God’s Two Hands - Which Will You Take?


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“The bow of God’s wrath is bent, and the arrow made ready on the string, and justice bends the arrow at your heart, and strains the bow, and it is nothing but the mere pleasure of God, and that of an angry God, without any promise or obligation at all, that keeps the arrow one moment from being made drunk with your blood. Thus all you that never passed under a great change of heart, by the mighty power of the Spirit of God upon your souls; all you that were never born again, and made new creatures, and raised from being dead in sin, to a state of new, and before altogether unexperienced light and life, are in the hands of an angry God.


Jonathan Edwards, Sinners in the Hands of an Angry God, A Sermon Preached at Enfield, July 8th, 1741 at a Time of Great Awakenings, and Attended with Remarkable Impressions on many of the Hearers. (quote italics – author)


And with those words, Rev. Jonathan Edwards stoked the fires, not of hell, but the First Great Awakening in the future United States.


His sermon was based on the scripture, “Their foot shall slide in due time” (Deuteronomy 32:35). His message vividly described the precarious state of those who were “out of Christ,” not born-again followers of Jesus having sworn allegiance to the One True God through His Son.


The title of Rev. Edwards’ remarkable sermon came from Hebrews 10:31, “It is a terrifying thing to fall into the hands of the living God.” Before or after reading this, please search for Rev. Edwards’ message online and thoughtfully read it. Take in the intensity and impact of his famous words!


His title got me thinking about God’s hands.


Hands do a lot of things—hands touch and caress. Hands take hold of things and release them. Hands carry and set down. Hands strike in anger or cradle for comfort. Hands build up, and hands tear down. Hands destroy, and hands create. (And isn’t this beginning to sound like Ecclesiastes 3?)


Hands are handy things to have.


God created us in His image (Genesis 1:26-27). While there’s debate about what that means, pondering God’s image in us prompts us to think of God in human terms. Attributing human characteristics to things is called anthropomorphism. We have hands, so does God have hands? The Bible says so, both metaphorically and literally.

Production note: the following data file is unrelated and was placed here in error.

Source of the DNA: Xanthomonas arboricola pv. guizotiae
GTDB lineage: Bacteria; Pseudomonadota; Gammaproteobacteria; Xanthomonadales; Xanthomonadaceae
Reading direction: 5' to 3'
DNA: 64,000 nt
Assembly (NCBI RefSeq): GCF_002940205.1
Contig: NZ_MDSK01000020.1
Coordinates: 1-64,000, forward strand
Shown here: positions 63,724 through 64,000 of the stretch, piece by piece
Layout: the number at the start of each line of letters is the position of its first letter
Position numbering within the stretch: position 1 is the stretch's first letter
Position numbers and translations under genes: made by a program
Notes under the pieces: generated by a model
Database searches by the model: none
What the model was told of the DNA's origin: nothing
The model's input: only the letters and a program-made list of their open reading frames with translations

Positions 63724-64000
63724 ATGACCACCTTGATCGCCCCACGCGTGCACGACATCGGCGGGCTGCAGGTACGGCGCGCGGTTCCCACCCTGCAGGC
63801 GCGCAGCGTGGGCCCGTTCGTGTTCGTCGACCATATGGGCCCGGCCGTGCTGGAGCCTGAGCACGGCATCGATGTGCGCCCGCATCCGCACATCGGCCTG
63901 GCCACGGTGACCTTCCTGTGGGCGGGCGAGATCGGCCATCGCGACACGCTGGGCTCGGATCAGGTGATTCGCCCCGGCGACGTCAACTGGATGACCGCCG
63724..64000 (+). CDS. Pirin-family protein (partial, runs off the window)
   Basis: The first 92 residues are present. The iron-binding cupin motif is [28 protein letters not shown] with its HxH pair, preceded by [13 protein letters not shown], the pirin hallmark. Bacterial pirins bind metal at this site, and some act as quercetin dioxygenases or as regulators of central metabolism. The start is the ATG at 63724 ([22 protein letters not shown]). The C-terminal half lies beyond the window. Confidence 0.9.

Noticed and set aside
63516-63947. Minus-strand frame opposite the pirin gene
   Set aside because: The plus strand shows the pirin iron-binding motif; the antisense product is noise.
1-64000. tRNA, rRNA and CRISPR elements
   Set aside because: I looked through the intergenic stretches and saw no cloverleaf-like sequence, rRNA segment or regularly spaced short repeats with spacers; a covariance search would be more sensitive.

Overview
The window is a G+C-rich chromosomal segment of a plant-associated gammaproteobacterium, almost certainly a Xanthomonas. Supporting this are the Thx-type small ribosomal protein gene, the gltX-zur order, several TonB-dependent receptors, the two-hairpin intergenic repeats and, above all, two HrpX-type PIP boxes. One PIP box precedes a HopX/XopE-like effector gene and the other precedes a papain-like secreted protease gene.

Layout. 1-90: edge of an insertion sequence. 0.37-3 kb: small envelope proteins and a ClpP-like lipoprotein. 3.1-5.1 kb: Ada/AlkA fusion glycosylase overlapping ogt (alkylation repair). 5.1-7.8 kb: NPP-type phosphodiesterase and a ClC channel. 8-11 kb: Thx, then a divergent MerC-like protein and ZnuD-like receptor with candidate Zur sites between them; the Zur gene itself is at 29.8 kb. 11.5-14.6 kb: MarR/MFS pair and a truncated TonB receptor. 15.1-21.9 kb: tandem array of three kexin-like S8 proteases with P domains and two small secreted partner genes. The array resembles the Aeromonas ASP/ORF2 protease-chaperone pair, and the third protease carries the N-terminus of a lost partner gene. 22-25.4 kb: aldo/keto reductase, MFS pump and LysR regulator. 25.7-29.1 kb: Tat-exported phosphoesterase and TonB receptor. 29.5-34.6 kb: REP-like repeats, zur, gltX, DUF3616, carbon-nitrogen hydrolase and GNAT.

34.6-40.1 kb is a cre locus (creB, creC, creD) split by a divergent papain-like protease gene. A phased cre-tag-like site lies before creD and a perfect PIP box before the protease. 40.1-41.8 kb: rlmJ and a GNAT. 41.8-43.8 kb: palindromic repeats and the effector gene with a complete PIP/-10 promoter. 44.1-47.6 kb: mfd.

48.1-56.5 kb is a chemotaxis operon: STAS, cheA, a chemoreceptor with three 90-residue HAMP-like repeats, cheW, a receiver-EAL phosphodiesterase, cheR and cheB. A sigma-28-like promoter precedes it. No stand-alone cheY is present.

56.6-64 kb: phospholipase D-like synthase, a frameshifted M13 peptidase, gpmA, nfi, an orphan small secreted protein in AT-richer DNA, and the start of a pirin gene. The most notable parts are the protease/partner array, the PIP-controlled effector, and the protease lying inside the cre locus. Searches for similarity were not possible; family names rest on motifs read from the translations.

As for the Father and the Holy Spirit, they are non-corporeal, which means “They ain’t got no-body!” (hat tip to Marty Feldman as Igor in Young Frankenstein). Jesus, on the other hand (see what I did there?), did have a body which included human factory OEM parts, hands.


And He used them well!


But before I get to that, I need to tell you that the idea of God’s “hand” rested on my head throughout today. So I did a word search of the Bible for “Lord’s hand,” “God’s hand,” and “Jesus’ hand.” What I found spoke to me, and I hope it does to you. So, here it is.


Throughout the Bible, there are shocking examples of God striking people and nations under His judgment with His terrifying hand.


Yehovah struck Egypt for its refusal to let His people go. Exodus 6:1 says, “But the Lord replied to Moses, ‘Now you will see what I will do to Pharaoh: because of a strong hand he will let them go, and because of a strong hand he will drive them from his land’” and Exodus 9:3 records, “then the Lord’s hand will bring a severe plague against your livestock in the field—the horses, donkeys, camels, herds, and flocks.” The Ten Plagues from God’s hand were so severe over an approximately nine-month period Egypt was left devasted socially, governmentally, and economically. The region’s people (Canaan) still talked about it forty years later (Joshua 2:10)!


About three hundred years later, God’s hand came down hard on the Philistines for taking His Ark back to Philistia (the modern-day Gaza Strip) after defeating Israel in battle (1 Samuel 4:17). The Philistines placed God’s “throne” in their god’s temple as a trophy of Dagon’s triumph over the Israelite’s God (1 Samuel 5:2). Um, yeah. That didn’t turn out so well. They shouldn’t have messed with the Living God!


Yehovah’s hand came down hard on the Philistine city of Ashdod. They developed “tumors” (1 Samuel 5, Hebrew – hemorrhoids). When the Ashdodites moved the Ark to Gath (Goliath’s hometown), the Lord’s hand followed them, causing the same, err, condition. The Gathites moved it to Ekron, and not only did the same condition occur, but people started dying! The Ekronites exclaimed, “‘Send the ark of Israel’s God away. Let it return to its place so it won’t kill us and our people!’ For the fear of death pervaded the city; God’s hand was oppressing them” (1 Samuel 5:11). When the Philistines sent God’s Ark back after seven months (with an offering), Yehovah lifted His hand, and they recovered.


But it wasn’t just the Philistines who experienced God’s terrifying hand of judgment. Israel experienced it even worse for their disobedience and idolatry. The Israelites couldn’t say Yehovah didn’t warn them, “However, if you disobey the Lord and rebel against his command, the Lord’s hand will be against you as it was against your ancestors” (1 Samuel 12:15). They did, and it was.